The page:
The helpful onion

Field of onions in Ismaning, Germany. Image by Rainer Haessner (CC BY SA 3.0 via Wikimedia Commons)

Field of onions in Ismaning, Germany. Image by Rainer Haessner (CC BY SA 3.0 via Wikimedia Commons)

This month it was all change in my vegetable patch as I harvested the last of the crops I planted in the spring and planted new things to grow over the winter. On a bit of whim I decided to plant some onion sets (mini bulbs) at one end of the patch, which should be ready to eat in early summer next year.

Onion is one of the oldest known cultivated plants and the earliest archaeological evidence of onions in human settlements dates back to around 5000 BC (Bronze age). It is grown all over the world where it features as a staple vegetable in a variety of dishes. It is not clear where they originated from, but there is some evidence that they may have come from southwestern Asia. Most cultivated onions are varieties of the common onion (Allium cepa L.) but some other onion species are cultivated too. Continue reading

Mind the GAP: understanding how rice plants defend against disease

Image by Mathieu Schoutteten via Flickr (CC BY-NC-ND 2.0)

Image by Mathieu Schoutteten via Flickr (CC BY-NC-ND 2.0)

Rice is the staple food for over 50% of the world’s population, but yields are threatened by rice blast, blight and other diseases caused by microbes. To protect our rice crops against these diseases, it is important that we understand how they can defend themselves against infection.

Plants have two defence systems that to allow them to identify and defend against microbes. The first system is a general response to the detection of molecules that are produced by many different microbes. For example, plants can detect chitin, which is the major component of the cell walls of fungi. So if a plant detects chitin it knows that there is a fungus lurking around and it can activate general defences. Continue reading

The potential of fungi to control invasive plants

By Aimee Fowkes (@AimeeFowkes)

A plant species is considered to be “invasive” in an area if it is not native and has a tendency to spread. Invasive plants can have a damaging effect on the new environment they find themselves in because they can outcompete the native flora and so interfere with the food web. Also, they may not have any natural enemies in their new location so they often show improved fitness and can grow uncontrollably.

I. glandulifera is also known as Himalayan balsam, Indian balsa and policeman’s helmet (owing to the shape of its flowers).  Image by ArtMechanic via Wikimedia Commons (CC BY-SA 3.0).

I. glandulifera is also known as Himalayan balsam, Indian balsa and policeman’s helmet (owing to the shape of its flowers). Image by ArtMechanic via Wikimedia Commons (CC BY-SA 3.0).

Impatiens glandulifera is a large flowering plant that originates from the western foothills of the Himalayas. It was introduced into Europe in the early nineteenth century as an ornamental plant, and it has since spread across Europe and North America. It grows on riverbanks, waste grounds and in woodlands.

Conventional control of I. glandulifera using chemicals has so far failed because it tends to grow in places that are inaccessible, or where use of herbicides is prohibited. This has led to investigations into an alternative solution, biological control.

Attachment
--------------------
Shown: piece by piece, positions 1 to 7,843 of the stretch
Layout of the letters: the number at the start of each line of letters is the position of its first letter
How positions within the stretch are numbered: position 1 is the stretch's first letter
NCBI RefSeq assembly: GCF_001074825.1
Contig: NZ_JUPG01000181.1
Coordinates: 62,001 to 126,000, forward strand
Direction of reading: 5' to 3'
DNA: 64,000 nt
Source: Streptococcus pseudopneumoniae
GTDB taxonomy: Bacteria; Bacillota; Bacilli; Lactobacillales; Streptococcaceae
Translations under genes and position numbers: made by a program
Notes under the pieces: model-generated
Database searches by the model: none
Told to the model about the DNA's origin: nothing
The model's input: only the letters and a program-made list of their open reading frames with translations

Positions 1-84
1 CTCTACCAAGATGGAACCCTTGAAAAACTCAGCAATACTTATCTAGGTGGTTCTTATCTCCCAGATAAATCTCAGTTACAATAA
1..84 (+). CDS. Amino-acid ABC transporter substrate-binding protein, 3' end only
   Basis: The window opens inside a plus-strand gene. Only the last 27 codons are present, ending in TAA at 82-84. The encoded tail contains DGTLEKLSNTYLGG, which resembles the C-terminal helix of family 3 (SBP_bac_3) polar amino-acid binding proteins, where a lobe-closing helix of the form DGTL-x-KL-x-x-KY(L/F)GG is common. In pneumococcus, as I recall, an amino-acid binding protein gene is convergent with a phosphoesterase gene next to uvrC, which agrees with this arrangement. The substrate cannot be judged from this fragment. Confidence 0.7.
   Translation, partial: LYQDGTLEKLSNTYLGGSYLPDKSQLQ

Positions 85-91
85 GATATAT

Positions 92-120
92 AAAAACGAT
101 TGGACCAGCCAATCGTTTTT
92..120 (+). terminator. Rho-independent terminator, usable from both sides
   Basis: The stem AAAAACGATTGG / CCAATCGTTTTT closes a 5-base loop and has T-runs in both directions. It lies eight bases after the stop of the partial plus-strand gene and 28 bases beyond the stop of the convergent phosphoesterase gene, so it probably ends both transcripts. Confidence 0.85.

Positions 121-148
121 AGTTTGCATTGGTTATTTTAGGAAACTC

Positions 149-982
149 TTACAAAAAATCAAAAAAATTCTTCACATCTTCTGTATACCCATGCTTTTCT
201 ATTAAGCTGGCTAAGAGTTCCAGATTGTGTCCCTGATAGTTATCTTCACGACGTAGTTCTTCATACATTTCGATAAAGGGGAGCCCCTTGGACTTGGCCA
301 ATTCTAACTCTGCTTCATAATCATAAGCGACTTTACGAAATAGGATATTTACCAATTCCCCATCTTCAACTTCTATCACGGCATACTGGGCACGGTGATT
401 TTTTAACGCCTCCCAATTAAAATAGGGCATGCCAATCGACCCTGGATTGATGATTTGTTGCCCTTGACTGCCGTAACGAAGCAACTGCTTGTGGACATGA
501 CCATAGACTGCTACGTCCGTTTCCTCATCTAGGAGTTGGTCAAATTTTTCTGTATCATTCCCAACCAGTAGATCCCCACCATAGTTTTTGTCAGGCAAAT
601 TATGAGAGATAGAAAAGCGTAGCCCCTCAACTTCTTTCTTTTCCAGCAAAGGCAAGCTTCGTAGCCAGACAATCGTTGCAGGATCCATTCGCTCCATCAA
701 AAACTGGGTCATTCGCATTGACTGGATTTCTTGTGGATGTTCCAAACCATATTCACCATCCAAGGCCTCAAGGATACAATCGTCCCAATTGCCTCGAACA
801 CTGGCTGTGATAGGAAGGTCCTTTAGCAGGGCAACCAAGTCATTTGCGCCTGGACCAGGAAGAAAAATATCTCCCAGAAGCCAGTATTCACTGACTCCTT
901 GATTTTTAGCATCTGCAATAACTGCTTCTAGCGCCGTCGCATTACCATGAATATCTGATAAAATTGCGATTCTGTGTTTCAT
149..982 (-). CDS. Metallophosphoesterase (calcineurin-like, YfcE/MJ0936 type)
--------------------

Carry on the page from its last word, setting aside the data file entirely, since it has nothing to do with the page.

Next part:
Biological control is the use of one organism to reduce the population of another pest species, for example, by importing a natural enemy of the pest species into the new environment. Insects have been used in biological control since the nineteenth century, but it is only recently that people have started looking into using fungi to control weeds and invasive plants. There are several cases of fungi being used as biological control agents and their narrow host ranges reduce the risk that they will have an impact non-target species. Continue reading

The promise of drought-tolerant and disease-resistant barley

Image by Gerste Ähren (CC BY-SA 3.0)

Image by Gerste Ähren (CC BY-SA 3.0)

Barley is the fourth most important cereal crop in the world (behind rice, maize and wheat) and is grown in both temperate and tropical climates. It was one of the first grains to be domesticated and has a variety of uses including in the alcoholic drinks beer and whisky, as a foodstuff (especially in the Middle East) and for animal feed. Like other crops, the barley yields can be affected by many different pests and diseases, but also by adverse environmental conditions such as drought or low soil nutrients.

In July last year, I wrote about how a variety of barley called Golden Promise was genetically-modified to be more drought-tolerant (see previous post). This variety carries an extra copy of an existing barley gene—called HvSNAC1—that promotes the closure of pores (stomata) on the surface of barley leaves to reduce water loss when water is scarce (1). However, it was not known if making the plants more drought tolerant in this way could alter the ability of the plants to resist diseases caused by invading microbes.

Researchers at the John Innes Centre and SRUC studied that the ability of this variety to resist infection by several fungi that can cause diseases in barley (2). McGrann et al. found that the plants are more resistant to infection by a fungus called Ramularia collo-cygni. This fungus causes a disease called Ramularia leaf spot, a newly emerging disease that is currently affecting barley crops in Europe. Continue reading